The federal government has announced that the Australian Signals Directorate (ASD) will be receiving critical infrastructure upgrades at two of its national security facilities in Canberra.
The AU$75 million upgrades to the intelligence agency will be funded under the Defence Integrated Investment Program, Minister for Defence Personnel Dan Tehan said on Thursday.
“The ASD is essential to Australia’s national security and these improvements will help keep Australians safer by improving the efficiency and effectiveness of operations,” Tehan said.
“The government is committed to returning Defence spending to 2 percent of GDP within a decade, delivering an additional AU$30 billion which will be invested in capability, infrastructure, and personnel.”
The announcement comes after Tehan detailed in Parliament on Wednesday how Australia’s cybersecurity defences were potentially put in jeopardy last month, when the Department of Defence was instructed by ActewAGL and the New South Wales environment department to assist with “load shedding”.
The ASD was subsequently placed onto diesel generators on February 10, 2017 as a precaution, Tehan explained.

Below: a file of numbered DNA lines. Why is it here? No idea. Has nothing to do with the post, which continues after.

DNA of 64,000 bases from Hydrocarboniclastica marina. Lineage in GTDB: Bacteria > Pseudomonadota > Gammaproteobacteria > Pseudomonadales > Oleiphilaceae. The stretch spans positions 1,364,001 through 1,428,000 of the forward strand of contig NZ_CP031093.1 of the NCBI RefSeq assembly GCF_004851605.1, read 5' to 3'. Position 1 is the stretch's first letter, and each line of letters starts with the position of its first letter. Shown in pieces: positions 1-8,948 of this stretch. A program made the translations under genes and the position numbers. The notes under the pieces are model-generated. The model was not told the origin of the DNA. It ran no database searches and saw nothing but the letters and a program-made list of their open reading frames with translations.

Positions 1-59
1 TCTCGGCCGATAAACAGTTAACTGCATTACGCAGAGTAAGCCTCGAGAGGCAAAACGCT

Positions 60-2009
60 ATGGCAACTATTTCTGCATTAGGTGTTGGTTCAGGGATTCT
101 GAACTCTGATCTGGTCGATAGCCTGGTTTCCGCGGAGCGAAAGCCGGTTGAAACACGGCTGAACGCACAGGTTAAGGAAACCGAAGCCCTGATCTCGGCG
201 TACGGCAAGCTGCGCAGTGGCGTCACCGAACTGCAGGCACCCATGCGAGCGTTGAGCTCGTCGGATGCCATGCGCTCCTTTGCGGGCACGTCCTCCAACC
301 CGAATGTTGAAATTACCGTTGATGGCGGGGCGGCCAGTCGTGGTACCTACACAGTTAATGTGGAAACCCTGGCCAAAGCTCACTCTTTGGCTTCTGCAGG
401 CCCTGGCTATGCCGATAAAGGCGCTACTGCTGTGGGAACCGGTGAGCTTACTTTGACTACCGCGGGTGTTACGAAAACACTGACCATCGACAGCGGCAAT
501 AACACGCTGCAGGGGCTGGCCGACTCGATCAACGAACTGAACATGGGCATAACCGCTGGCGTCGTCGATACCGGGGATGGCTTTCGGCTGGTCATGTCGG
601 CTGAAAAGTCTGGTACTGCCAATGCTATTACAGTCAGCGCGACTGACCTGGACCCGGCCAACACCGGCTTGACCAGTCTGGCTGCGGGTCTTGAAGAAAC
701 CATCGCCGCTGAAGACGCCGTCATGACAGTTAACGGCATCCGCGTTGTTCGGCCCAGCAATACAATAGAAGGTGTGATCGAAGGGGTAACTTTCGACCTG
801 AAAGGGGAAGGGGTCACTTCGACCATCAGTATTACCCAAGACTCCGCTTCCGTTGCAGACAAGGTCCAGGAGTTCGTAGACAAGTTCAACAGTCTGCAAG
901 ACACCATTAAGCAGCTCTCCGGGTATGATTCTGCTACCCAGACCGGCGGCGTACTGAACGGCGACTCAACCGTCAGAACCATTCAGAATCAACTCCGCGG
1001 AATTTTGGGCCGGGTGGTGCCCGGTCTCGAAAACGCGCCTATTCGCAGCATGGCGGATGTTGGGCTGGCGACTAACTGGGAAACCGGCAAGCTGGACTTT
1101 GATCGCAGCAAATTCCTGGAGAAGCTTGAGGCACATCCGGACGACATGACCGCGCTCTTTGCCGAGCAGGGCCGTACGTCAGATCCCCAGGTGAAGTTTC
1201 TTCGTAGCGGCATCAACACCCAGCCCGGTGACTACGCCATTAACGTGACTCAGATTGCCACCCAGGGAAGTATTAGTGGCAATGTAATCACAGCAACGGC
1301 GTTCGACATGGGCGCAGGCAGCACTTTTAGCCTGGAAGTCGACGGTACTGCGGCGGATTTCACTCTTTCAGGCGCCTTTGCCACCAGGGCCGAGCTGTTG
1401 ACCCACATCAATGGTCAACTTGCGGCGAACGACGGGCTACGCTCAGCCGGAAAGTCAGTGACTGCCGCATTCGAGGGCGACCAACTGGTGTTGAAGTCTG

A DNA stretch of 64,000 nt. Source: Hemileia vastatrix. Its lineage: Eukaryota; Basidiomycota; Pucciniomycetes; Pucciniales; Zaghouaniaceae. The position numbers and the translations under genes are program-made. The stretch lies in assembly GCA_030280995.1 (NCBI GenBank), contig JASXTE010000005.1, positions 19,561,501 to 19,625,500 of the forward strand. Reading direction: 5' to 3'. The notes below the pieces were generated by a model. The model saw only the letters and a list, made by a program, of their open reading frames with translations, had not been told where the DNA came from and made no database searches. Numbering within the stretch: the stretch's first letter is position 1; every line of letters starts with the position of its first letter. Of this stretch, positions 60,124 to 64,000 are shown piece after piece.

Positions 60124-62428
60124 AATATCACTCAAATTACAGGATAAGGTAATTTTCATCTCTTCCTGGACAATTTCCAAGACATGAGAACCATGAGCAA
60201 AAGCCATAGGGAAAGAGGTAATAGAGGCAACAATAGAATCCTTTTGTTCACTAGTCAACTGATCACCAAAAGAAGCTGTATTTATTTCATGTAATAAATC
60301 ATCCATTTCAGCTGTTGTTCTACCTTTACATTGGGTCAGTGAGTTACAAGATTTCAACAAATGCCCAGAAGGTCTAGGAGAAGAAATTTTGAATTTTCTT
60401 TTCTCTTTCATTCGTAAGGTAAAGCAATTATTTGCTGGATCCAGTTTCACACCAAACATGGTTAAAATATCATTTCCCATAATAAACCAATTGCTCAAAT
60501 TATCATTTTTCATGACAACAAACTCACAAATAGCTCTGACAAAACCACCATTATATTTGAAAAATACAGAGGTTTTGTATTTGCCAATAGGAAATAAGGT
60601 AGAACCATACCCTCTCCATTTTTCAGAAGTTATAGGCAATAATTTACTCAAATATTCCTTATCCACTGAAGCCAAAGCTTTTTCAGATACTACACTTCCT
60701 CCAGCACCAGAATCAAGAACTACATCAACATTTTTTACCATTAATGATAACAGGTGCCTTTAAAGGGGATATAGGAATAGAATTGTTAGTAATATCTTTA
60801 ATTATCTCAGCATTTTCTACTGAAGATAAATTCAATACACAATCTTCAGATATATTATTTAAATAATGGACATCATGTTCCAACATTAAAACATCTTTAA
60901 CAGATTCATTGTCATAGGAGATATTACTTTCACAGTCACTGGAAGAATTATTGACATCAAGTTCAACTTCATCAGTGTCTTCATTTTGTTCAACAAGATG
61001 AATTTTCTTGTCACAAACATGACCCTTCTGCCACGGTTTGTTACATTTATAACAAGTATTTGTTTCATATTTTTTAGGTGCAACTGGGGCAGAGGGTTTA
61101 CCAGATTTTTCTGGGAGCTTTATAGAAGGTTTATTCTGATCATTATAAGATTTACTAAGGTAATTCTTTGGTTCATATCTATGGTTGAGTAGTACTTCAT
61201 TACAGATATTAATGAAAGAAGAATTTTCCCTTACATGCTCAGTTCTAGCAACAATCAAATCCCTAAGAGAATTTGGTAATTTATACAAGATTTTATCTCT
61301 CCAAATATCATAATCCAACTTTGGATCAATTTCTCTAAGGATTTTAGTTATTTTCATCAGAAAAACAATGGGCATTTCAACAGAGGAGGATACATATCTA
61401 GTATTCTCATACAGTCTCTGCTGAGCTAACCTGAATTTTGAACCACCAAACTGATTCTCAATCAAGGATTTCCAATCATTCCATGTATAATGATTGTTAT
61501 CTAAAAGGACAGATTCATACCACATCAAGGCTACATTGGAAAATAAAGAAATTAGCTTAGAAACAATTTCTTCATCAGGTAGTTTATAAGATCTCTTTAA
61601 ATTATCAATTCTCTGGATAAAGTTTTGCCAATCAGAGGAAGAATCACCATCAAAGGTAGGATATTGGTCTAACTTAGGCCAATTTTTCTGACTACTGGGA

“It had concerns with the reliability of the grid. This meant that our agency responsible for critical infrastructure was on backup power to preempt a cut. Having the Department of Defence being put onto generators is a rare and significant event,” he said.
“A lack of energy security is a direct threat to our national security. Energy security is equally critical to our cybersecurity capabilities and to the security of Australians. We must deal with this issue. We have to have a plan to deal with this challenge.”
The Australian government launched its first Joint Cyber Security Centre in Brisbane on Friday, aiming to boost cybersecurity resilience in the country by bringing industry, government, and law enforcement together to share relevant threat information under the one roof.
The Brisbane centre is the first stage of the AU$47 million program that will also see similar centres established in Sydney, Melbourne, Adelaide, and Perth.
The AU$47 million Joint Cyber Security Centre program was designed in partnership with industry and forms part of Australia’s Cyber Security Strategy.
Prime Minister Malcolm Turnbull launched the country’s cybersecurity strategy in April, which is aimed at defending the nation’s cyber networks from organised criminals and state-sponsored attackers, and sits alongside the AU$400 million provided in the Defence White Paper for cyber activities.
The Australian government also launched its Cyber Security Growth Centre in December. Based in Melbourne, the centre now operates as a not-for-profit company under the new name of the Australian Cyber Security Growth Network Ltd.
Turnbull initially pledged AU$30 million through to 2019-20 in December 2015 as part of the government’s AU$1.1 billion National Science and Innovation Agenda to establish the centre in a bid to grow and strengthen Australia’s cybersecurity industry.
Source: SANS ISC SecNewsFeed @ March 1, 2017 at 10:30PM